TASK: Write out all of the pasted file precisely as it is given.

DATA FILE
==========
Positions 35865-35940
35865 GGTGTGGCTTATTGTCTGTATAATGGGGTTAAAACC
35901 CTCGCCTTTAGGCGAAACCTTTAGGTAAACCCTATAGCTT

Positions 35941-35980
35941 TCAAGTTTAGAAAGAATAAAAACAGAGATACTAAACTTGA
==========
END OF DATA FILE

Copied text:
Positions 35865-35940
35865 GGTGTGGCTTATTGTCTGTATAATGGGGTTAAAACC
35901 CTCGCCTTTAGGCGAAACCTTTAGGTAAACCCTATAGCTT

Positions 35941-35980
35941 TCAAGTTTAGAAAGAATAAAAACAGAGATACTAAACTTGA